Additionally, digital platform vendors are rapidly innovating the features and the fundamental architecture of their solutions to better enable a horizontal, customer experience-centred view. It’s now possible to have a single point for managing content, tracking behaviours, developing insights, and generating profiles, independent of channel.
Got both of those? Still not truly seamless? There’s more to do yet.
It’s the introduction of these two new capabilities that need to be handled carefully, and this is where most attempts to create a truly seamless customer experience can come undone.
This is, counter-intuitively, where it’s wise to bring in new people and platforms with as little initial disruption as possible to existing silos.
No big bang, no breaking down of silos. Initially, you install a central platform that allows creative freedom for the multiple parts of the business to craft, deliver, and manipulate their own touch points —much as would be the status quo.
The tipping point for change is actually now. With the right central roles in place and the other underlying platform capabilities, you now have the means to start measuring behaviours and building up insight across the business. Getting insight into the hands of centrally based experience or journey managers is singularly the most powerful asset to then start challenging and driving change across organisational boundaries and geographies and executing at scale.
Just as Spotify used my information to improve my experience and drive up my expectations, so insights can be served up as services to different channel or touch point owners—as information provided by a central team that helps them improve their own touch points first, so their expectations for customers increase. The more this happens, the stronger the analytics and insight become; insight drives change, which, in turn, drives deeper insight.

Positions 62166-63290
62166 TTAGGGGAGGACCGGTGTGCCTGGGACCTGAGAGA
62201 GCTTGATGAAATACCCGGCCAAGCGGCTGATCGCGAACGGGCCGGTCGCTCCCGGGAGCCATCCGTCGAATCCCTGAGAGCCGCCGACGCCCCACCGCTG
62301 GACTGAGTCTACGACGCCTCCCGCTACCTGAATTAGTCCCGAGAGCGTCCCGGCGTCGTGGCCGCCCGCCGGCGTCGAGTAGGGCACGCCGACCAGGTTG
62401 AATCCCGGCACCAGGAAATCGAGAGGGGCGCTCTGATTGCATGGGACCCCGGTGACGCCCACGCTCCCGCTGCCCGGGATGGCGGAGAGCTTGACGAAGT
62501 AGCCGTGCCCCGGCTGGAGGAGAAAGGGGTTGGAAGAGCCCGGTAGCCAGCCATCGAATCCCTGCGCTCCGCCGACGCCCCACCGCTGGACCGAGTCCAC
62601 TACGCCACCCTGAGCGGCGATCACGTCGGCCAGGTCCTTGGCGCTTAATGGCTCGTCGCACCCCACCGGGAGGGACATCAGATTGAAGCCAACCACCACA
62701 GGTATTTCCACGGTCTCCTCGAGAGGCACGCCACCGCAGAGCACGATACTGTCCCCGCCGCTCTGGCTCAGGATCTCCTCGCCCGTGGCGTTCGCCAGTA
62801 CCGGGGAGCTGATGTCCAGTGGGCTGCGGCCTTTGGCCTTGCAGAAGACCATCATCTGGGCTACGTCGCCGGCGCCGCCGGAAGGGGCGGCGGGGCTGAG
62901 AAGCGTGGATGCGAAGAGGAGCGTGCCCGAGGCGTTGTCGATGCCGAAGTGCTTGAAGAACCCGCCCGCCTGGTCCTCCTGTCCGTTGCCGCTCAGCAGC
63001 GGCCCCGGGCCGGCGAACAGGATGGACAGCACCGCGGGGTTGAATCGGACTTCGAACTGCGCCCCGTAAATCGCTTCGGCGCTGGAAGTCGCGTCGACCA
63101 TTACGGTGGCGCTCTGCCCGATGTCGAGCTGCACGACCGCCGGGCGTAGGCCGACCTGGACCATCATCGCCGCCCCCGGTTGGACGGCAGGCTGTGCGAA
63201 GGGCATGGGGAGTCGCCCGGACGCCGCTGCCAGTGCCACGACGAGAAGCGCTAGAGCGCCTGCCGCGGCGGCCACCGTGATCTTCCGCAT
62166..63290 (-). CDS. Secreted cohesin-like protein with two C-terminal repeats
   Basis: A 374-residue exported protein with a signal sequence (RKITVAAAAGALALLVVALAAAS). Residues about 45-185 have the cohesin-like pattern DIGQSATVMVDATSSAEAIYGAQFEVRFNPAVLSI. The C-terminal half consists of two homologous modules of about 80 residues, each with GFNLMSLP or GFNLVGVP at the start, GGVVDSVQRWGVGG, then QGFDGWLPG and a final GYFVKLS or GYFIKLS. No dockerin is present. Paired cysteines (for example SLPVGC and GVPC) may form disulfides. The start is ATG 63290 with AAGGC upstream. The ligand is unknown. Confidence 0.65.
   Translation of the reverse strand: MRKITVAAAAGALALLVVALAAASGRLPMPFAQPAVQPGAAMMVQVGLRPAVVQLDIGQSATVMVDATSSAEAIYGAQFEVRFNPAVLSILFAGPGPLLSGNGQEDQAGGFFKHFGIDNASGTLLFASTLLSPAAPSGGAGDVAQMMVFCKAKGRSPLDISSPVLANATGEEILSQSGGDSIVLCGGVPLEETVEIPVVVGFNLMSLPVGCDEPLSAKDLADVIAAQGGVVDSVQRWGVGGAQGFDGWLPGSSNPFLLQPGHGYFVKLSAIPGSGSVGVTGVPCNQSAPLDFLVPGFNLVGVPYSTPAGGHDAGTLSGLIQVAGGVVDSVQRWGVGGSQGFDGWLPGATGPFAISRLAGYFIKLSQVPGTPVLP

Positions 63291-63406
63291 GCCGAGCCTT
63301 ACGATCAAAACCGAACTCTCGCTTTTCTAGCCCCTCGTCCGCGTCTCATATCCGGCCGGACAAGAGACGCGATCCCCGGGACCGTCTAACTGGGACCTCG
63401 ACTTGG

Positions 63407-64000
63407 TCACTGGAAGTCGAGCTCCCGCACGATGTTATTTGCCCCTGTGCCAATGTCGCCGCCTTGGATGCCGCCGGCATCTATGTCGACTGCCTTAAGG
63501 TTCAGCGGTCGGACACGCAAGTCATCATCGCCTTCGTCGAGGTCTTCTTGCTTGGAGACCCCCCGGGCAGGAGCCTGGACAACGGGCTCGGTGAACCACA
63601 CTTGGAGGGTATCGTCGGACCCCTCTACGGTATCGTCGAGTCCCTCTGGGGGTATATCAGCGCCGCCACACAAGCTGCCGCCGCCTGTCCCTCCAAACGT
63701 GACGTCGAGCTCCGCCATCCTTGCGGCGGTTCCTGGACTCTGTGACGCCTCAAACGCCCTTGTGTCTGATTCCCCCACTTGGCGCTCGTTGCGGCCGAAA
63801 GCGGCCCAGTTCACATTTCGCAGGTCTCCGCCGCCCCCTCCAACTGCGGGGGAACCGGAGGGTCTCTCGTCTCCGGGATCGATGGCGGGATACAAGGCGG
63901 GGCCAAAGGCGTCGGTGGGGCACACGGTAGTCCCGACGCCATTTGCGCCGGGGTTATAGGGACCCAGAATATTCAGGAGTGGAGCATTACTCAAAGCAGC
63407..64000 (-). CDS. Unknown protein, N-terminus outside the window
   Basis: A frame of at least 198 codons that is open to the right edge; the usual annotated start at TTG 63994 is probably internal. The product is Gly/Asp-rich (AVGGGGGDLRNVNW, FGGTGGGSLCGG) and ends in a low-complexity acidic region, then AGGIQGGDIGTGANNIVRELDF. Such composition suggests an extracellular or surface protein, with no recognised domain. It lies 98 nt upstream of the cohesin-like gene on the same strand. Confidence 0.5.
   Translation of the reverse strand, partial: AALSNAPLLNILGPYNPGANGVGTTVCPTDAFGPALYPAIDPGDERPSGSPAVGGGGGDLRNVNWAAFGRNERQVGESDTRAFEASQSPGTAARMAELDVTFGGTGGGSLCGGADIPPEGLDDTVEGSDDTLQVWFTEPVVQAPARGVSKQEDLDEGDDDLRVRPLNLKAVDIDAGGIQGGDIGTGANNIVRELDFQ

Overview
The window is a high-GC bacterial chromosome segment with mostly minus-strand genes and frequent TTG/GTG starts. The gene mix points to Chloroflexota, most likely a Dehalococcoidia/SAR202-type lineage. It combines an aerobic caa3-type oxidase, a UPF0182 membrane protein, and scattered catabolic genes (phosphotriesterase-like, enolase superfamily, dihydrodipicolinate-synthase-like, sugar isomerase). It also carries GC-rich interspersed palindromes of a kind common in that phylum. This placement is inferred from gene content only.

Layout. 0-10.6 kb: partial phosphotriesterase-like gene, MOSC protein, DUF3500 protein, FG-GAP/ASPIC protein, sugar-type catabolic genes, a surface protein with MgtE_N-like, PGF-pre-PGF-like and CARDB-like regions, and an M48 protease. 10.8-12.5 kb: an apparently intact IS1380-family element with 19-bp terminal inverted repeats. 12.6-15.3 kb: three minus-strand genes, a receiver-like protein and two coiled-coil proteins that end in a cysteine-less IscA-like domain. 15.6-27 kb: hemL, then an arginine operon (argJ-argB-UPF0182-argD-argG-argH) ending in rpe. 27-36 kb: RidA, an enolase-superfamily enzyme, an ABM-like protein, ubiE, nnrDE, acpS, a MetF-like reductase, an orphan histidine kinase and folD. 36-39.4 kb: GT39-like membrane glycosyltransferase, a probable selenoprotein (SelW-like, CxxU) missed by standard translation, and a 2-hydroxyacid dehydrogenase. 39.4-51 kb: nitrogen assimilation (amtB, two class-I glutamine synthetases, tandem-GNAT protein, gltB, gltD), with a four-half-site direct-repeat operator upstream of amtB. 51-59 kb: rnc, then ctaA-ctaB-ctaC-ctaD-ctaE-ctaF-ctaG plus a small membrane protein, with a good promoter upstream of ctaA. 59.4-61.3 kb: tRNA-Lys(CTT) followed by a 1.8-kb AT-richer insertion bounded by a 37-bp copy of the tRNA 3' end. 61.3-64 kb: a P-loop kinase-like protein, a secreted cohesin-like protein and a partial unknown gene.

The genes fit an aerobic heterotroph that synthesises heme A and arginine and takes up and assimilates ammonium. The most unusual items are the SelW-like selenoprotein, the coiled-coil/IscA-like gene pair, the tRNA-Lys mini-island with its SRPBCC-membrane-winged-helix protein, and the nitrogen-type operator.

It’s a stepped process of change, with interim states designed for flexibility and learning. Product or channel owners remain liberated to drive experience improvement in their own part of the journey. They are aided with valuable insights to do this, without having to build themselves all the sophisticated capabilities they need.
The greater the scale and adoption, the stronger the insight at the “centre.” Journey managers then know exactly what to change to make the overall customer experience better. This is the first foundational capability to then facilitate setting centrally defined “standards,” making organisational changes and implementing cross-channel solutions based on fact and clear business logic.
In summary, for those organisations that are willing to make the big, painful structural shifts to deliver truly integrated and seamless customer experience, the technology is there, ready and waiting. But for those companies, where these major changes are some way off, the road ahead isn’t necessarily blocked. Establishing the right central capability can build up enough insight, clarity, and confidence to help “oil the cogs.” This, in turn, makes the structural shift possible, and catalyses the move towards genuinely great customer experiences.